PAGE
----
Pregnancy yoga is here with online classes starting next week
10 reasons to practice pregnancy yoga
It keeps the body strong - Yoga isn't all about stretching! The hormone relaxin is released from the beginning of pregnancy and peaks at around 12 weeks. This means there is increased mobility in ligaments and joints around the sacrum, hips and feet. It's important to keep the muscles around your joints strong for this reason. Yoga helps to maintain cardiovascular fitness, muscular strength, endurance and flexibility during pregnancy.
Boost your energy levels - During pregnancy many physiological changes occur in the body such as nausea, fatigue, and weight gain. Exercising can help to boost your energy levels.
Lower stress and anxiety - In pregnancy yoga we focus on calming techniques to reduce stress and anxiety. There may often be a sense of fear about labour. In yoga we use positive affirmations to help reduce the body's adrenaline 'fight or flight' mode and prepare the body and mind for a birth that is as calm as possible. A number of clinical trials have also demonstrated psychological benefits within the pregnant population. The use of yoga during pregnancy is associated with improvements in perinatal stress, anxiety and depression.
Relaxation and Sleep - Towards the 3rd trimester of pregnancy, you may experience trouble sleeping and feel restless. Pregnancy yoga works to prepare your body for sleep through gentle movement practice, guided relaxation and breath work. If you fall asleep at the end of class this is totally fine!
Connect to other mammas to be - Meeting other mums virtually to be can be a great way to feel supported on your pregnancy journey. Keeping connected with other pregnant women can be reassuring and comforting. I feel this is especially important during these difficult times in COVID.
Helps prepare you for labour - There are some studies that show physical exercise during pregnancy is associated with improved aerobic capacity and general muscular strength which may be beneficial for and facilitate labour.
Pelvic floor health - Yoga may help improve general body alignment, flexibility, strength, control, and overall awareness of your body. All of these aspects assist in strengthening the pelvic floor muscles, alongside specific pelvic floor exercises.
Connect to your baby- My pregnancy yoga classes offer time away from the stresses and strains of the day. Yoga means “to yoke, union” and often refers to the mind/body connection. Part of this connection is between mother and child and yoga allows time to connect to your baby.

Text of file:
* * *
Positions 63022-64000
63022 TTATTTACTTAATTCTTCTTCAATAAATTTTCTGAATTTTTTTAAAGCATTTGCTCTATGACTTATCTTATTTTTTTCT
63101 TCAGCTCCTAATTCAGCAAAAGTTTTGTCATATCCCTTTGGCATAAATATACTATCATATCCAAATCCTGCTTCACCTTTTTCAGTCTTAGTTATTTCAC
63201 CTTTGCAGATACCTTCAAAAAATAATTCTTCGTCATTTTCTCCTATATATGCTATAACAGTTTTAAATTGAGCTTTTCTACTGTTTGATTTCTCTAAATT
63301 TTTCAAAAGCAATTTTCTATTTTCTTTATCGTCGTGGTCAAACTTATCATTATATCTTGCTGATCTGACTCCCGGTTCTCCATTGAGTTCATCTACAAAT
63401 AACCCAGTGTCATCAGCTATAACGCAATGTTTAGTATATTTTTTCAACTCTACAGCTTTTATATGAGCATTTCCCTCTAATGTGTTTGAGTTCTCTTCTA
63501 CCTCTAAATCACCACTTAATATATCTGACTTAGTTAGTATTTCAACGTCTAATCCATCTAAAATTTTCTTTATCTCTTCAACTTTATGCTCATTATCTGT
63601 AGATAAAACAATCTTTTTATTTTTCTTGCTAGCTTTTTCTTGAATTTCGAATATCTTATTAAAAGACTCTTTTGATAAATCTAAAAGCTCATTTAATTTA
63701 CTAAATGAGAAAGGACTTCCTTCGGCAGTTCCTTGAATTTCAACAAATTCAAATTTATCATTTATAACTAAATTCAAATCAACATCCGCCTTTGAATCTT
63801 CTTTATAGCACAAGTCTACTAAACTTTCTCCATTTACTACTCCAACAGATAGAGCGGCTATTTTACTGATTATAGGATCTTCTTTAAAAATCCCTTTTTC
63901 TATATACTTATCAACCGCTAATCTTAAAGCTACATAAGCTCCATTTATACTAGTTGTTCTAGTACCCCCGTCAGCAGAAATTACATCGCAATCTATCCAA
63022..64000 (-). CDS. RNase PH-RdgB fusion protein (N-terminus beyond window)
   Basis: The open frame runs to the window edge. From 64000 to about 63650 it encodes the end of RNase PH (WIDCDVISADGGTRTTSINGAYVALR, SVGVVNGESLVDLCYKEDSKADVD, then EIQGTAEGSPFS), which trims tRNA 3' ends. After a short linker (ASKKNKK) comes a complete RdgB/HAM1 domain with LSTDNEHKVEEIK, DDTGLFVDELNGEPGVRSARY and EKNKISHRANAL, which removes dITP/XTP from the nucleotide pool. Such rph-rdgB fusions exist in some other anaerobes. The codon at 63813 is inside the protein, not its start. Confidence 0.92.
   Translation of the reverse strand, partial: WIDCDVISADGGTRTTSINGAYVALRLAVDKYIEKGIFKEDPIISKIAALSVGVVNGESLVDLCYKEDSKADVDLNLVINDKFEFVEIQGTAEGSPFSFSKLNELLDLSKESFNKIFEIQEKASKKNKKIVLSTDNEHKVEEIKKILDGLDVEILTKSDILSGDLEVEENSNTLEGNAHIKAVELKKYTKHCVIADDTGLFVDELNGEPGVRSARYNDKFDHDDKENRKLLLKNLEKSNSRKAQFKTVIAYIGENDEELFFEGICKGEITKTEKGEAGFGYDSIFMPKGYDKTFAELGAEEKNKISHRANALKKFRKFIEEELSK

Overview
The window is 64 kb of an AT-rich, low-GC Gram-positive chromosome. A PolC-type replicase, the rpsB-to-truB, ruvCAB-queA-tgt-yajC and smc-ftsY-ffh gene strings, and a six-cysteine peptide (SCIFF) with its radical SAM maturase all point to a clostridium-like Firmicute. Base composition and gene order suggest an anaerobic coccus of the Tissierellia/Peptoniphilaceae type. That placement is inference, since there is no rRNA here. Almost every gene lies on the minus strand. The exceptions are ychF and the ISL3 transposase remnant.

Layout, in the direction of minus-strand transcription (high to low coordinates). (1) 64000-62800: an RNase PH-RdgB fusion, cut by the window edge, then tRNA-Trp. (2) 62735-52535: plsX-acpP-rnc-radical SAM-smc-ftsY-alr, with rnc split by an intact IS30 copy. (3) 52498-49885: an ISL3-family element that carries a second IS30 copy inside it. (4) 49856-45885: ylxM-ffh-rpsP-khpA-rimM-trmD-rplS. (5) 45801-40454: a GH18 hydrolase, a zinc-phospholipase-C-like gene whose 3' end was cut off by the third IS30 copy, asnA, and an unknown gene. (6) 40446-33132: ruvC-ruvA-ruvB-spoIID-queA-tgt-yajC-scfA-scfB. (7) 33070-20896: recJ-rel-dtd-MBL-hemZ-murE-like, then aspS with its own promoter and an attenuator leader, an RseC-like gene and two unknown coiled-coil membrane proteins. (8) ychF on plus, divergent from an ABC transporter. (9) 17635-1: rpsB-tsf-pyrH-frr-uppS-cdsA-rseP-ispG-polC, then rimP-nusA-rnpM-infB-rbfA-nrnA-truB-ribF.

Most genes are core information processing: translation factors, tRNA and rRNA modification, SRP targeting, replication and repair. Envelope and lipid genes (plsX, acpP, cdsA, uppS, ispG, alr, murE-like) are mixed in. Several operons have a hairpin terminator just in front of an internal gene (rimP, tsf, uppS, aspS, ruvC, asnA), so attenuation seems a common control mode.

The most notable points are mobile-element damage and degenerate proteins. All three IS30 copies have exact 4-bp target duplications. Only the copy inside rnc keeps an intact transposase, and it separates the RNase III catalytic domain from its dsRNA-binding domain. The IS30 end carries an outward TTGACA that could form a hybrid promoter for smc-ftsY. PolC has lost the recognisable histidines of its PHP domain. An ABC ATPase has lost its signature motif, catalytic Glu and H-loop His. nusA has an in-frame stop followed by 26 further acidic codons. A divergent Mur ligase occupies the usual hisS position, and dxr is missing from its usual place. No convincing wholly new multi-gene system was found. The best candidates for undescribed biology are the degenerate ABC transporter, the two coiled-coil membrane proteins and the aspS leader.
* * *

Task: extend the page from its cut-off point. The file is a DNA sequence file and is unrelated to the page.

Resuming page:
Learn about the breath- Yoga is a great way overall to learn about breathing. As your bump grows bigger, often it may begin to feel like you cannot breathe as deeply. Pregnancy yoga focuses on optimizing the breath, even with a growing baby!
Stretch the hips and lower back - I will focus on safe ways for you to stretch the hips and the lower back though asanas (poses), without holding them for long periods. The use of props such as blankets, cushions and straps will help to support you and your bump safely as we practice yoga.
My online Pregnancy Yoga classes commence in February, beginning with a free taster session next Tuesday 2nd February 8-9pm via 'Zoom'.
This class is suitable for anyone who is 14 weeks or more into their pregnancy. No experience of yoga is needed at all- 60% of women who do pregnancy yoga are complete beginners. All you need is an hour, some space to move, a few cushions and a blanket.
Do not hesitate to get in touch if you have any questions about pregnancy yoga classes. I look forward to seeing you and your blossoming bump soon!
Department of Health. (2017) Physical activity for pregnant women. Available from: https://www.gov.uk/government/uploads/system/uploads/attachment_data/file/622335/CMO_physical_activity_pregnant_women_infographic.pdf
NHS Choices. (2017) Exercise in pregnancy. Available from: https://www.nhs.uk/conditions/pregnancy-and-baby/pregnancy-exercise/
NICE. (2008) Antenatal care for uncomplicated pregnancies. Available from: https://www.nice.org.uk/guidance/cg62/evidence
RCOG. (2006) Recreational exercise and pregnancy: information for you. Available from: https://www.rcog.org.uk/globalassets/documents/patients/patient-information-leaflets/pregnancy/recreational-exercise-and-pregnancy.pdf